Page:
Cliff Notes/The Grapes of Wrath cliff notes 2586
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The Grapes of Wrath
The Grapes of Wrath is an eye-opening novel which deals with the struggle for survival of a migrant family of farmers in the western United States. The book opens with a narrative chapter describing Oklahoma, and the overall setting. It sets the mood of an area which has been ravished by harsh weather. "The sun flared down on the growing corn day after day until a line of brown spread along the edge of each green bayonet. The surface of the earth crusted, a thin hard crust, and as the sky became pale, so the earth became pale, pink in the red country, and white in the gray country." (Steinbeck pg.3)
The idea was made clear, quite early, that the farming plains of Oklahoma were a cruel and difficult place for a family to make a successful living.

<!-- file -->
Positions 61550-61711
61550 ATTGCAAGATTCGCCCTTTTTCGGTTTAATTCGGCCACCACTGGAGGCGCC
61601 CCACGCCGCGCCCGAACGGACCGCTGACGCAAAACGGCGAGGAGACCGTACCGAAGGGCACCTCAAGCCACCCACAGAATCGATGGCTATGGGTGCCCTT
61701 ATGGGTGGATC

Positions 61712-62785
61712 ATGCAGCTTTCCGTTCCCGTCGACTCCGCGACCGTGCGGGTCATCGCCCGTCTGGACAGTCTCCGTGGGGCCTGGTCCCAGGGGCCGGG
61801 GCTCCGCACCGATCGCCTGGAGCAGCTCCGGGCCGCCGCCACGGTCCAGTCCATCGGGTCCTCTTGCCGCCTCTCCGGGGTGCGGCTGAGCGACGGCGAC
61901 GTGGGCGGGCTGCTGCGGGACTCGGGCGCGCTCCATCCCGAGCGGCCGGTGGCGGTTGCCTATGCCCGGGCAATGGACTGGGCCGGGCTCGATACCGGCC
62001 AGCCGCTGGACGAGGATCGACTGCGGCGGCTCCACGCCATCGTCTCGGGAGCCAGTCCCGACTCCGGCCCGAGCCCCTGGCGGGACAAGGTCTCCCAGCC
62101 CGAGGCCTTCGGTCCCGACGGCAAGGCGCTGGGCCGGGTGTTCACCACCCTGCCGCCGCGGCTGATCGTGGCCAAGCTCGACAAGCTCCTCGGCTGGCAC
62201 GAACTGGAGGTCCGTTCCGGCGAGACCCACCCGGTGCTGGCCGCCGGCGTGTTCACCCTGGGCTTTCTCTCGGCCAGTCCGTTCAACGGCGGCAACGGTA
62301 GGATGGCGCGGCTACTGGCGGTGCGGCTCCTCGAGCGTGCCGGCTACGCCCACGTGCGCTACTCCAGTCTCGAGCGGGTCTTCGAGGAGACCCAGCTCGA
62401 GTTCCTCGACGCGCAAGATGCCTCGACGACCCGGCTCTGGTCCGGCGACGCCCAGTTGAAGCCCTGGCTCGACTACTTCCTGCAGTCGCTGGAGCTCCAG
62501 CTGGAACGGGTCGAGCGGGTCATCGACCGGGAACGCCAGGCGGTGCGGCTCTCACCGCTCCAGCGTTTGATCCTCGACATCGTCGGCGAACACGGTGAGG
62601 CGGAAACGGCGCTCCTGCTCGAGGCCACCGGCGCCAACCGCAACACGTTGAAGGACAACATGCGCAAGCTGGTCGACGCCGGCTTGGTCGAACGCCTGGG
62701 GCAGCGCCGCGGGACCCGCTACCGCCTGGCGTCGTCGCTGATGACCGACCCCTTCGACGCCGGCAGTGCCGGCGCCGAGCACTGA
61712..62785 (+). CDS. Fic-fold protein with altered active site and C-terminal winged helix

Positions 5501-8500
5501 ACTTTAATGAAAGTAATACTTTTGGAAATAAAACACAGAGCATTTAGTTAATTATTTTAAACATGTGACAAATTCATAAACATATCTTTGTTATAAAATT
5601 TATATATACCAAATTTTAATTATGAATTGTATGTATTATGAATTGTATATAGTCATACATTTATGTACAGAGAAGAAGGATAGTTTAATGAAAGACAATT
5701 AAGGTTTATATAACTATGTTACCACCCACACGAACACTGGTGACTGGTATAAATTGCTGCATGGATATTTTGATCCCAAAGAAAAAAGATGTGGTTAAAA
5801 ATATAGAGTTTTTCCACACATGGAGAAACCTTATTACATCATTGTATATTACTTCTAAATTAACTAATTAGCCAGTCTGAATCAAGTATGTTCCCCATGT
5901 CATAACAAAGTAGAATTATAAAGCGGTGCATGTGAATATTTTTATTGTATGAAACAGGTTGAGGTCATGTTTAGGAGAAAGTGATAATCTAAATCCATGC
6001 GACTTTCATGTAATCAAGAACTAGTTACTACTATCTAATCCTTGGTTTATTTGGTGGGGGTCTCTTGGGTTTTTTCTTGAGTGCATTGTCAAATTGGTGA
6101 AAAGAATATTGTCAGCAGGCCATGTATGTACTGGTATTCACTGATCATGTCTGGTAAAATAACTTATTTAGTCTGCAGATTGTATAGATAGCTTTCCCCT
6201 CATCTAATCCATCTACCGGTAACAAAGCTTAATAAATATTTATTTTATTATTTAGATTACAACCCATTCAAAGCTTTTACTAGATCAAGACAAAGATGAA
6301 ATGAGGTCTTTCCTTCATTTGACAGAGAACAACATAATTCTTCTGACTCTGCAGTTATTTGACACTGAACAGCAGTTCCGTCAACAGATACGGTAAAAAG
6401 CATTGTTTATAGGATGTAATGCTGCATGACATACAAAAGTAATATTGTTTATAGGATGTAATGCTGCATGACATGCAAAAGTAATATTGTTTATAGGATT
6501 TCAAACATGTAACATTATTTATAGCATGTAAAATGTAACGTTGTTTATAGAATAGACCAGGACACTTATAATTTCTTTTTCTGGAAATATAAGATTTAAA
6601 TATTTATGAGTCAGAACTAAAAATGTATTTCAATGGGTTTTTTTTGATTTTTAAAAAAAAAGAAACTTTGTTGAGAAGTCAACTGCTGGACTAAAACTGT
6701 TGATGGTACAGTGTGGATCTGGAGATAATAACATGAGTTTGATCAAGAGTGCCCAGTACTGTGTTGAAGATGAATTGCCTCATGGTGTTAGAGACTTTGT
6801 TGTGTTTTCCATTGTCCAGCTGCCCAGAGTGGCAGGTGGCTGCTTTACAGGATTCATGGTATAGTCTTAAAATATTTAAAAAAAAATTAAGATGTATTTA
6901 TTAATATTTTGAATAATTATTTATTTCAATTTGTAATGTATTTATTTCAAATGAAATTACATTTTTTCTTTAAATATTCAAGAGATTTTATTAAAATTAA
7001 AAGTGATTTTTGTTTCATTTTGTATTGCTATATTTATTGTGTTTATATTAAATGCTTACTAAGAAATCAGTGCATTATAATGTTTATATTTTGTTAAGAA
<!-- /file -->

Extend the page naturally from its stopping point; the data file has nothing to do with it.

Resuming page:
Once the family reaches California, their hopes and dreams are basically shattered. Although briefly employed for descent pay, wadges are slashed, and the hard times become even worse. With lack of money, possessions, and an adequate food supply, the family finally hits rock bottom when torrential rains flood their makeshift boxcar home, destroying their truck, and once again sending them on the run.
There are many characters who played a vital role in the development of the Grapes of Wrath. Each and every character has something to add to the book as a whole.
For example, chapter 3 expresses the struggle of a turtle trying to get across the highway. An ignorant reader might take the chapter literally, missing the underlying message that Steinbeck is trying to reveal. As the turtle attempts to cross the road, he is twice nearly crushed by passing motorists, and is flung off the road by a motorist who tried unsuccessfully to purposefully squash the turtle in it's tracks. The turtle, in actuality, completes a micro/macrocosm constructed by Steinbeck. The turtle struggles